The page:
My life consists of 90% cardboard at the moment. Moving is ever and always a hassle, and after throwing knick-knack after endless knick-knack into cardboard cubes, at some point, I just sort of lose it. They’re multiplying, I swear, and I can’t take another one, and so I throw up my hands and sit down at the computer to send little digital men to fight off hordes of evil or watch another cat video. Just something else for a while.

I’m limited. Now granted, this is a sort of pathetic example of it. Had the clock lit a fire under me, I’m sure I could pack another box. But at some point, I really would run out of steam regardless of how much fire was licking at my toes. Sometimes, though, I feel like we have this understanding that being a Christian makes us infinite, or at least capable of tapping into the infinite, and that capability absolves us from the need to change or put much work into changing or being changed. I recall a conversation with a coworker years ago where he explained that we don’t need to work to become holy because the Holy Spirit will always give us power to live righteously. And yet we keep screwing up.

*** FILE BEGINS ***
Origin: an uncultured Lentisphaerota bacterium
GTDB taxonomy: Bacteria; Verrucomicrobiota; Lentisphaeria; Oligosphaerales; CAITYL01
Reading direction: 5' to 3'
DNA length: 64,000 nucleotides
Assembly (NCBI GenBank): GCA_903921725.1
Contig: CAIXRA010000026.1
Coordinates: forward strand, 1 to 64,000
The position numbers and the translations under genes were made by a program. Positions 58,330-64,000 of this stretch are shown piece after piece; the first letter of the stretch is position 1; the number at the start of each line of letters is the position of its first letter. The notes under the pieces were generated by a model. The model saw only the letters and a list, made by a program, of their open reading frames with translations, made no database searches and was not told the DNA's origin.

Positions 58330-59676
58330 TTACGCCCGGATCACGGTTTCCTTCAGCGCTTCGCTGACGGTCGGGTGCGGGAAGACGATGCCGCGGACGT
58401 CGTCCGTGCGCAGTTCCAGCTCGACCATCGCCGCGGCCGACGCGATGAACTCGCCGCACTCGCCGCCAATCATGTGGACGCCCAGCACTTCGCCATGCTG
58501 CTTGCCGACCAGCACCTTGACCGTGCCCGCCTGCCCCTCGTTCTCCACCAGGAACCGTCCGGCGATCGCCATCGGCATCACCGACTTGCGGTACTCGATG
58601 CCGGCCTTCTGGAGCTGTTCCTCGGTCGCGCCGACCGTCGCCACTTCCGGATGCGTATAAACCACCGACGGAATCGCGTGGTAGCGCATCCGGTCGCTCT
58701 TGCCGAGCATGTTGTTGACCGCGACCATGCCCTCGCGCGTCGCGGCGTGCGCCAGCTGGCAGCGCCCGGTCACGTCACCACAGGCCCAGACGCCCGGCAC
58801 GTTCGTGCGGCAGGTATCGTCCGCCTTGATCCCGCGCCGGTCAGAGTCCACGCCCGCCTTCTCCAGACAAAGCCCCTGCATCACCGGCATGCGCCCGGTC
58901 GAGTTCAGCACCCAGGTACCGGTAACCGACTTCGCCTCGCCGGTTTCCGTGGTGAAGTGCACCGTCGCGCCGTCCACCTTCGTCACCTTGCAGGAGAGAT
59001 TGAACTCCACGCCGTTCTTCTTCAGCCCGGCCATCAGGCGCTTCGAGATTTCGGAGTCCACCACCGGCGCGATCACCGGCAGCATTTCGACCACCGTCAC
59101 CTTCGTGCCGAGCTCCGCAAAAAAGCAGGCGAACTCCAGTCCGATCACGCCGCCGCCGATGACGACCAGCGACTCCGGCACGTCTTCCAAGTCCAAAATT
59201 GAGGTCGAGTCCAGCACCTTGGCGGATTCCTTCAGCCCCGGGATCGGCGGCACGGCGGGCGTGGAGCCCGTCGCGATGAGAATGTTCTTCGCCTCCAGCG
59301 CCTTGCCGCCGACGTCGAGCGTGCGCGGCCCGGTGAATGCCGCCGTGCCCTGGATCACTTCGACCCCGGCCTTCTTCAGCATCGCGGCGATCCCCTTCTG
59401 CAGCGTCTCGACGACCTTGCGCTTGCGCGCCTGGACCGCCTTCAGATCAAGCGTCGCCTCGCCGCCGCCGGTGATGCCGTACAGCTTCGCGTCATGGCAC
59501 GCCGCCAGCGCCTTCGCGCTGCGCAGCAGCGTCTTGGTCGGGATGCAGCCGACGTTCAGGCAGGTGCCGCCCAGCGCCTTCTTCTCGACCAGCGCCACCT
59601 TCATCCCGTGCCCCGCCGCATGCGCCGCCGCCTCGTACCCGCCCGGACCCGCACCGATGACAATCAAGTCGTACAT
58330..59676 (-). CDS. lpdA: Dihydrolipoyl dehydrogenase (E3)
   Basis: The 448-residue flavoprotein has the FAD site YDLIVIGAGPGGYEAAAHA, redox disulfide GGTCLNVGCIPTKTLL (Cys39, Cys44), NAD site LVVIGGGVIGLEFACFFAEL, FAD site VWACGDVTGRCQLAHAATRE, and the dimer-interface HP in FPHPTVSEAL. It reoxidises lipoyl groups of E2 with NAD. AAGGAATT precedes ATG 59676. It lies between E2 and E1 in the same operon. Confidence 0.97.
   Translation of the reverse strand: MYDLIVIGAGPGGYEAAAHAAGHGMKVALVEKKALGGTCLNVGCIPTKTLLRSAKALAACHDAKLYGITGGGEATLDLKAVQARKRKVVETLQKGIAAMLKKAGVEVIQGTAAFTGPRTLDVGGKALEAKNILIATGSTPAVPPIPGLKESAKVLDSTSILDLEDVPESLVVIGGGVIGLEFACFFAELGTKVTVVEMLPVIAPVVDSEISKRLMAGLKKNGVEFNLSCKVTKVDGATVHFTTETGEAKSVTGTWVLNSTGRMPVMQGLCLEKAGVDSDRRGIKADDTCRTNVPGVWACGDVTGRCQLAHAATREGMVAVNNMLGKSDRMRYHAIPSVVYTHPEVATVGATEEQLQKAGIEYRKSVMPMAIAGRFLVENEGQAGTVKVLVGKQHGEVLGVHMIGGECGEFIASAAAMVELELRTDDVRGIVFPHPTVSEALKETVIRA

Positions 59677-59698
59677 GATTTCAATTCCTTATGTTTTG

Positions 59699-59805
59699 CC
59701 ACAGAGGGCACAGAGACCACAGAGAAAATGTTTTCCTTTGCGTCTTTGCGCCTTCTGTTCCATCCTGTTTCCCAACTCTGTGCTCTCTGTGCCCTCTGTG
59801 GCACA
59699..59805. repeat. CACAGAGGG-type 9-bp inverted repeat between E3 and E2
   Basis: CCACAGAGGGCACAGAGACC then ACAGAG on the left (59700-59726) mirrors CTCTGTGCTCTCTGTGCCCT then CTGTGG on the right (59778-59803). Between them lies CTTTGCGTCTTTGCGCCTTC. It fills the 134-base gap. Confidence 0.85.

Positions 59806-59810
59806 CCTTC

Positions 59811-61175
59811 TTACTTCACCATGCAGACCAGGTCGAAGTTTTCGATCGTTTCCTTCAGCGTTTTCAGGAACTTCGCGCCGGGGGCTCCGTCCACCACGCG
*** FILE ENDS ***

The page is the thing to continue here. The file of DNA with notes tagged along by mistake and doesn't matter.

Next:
My studies lately have taken me through the history of evangelicalism, and it’s interesting to see how revivalism, Keswick spirituality, dispensationalism, and other pieces of our past have brought us to this place where we can hold on to the idea that once we are converted, we have all that we need or will be given it in the moment. That’s … kind of true, but it’s much like George Eldon Ladd’s idea of the end times: already, but not yet. Heaven is already, but not yet here; likewise conversion has transformed us already, but not yet completely. We’re still limited.

So in this meantime of limitedness, I have to accept my frailty, my fallen-ness, my limitations. God’s a pretty patient fellow, I hear, and he knows we’re dust. He knows we’re already, but not yet, and he promised not to zap us into holiness, but to be with us as we grow. Not that that patience absolves me from working to be holy any more than having (or not) the ability to tap into the infinite power of the Holy Spirit at every moment or whim. We are limited, but he is stretching us.

And now back to my all-moving all-the-time station. I can only write so much blog. I’m limited.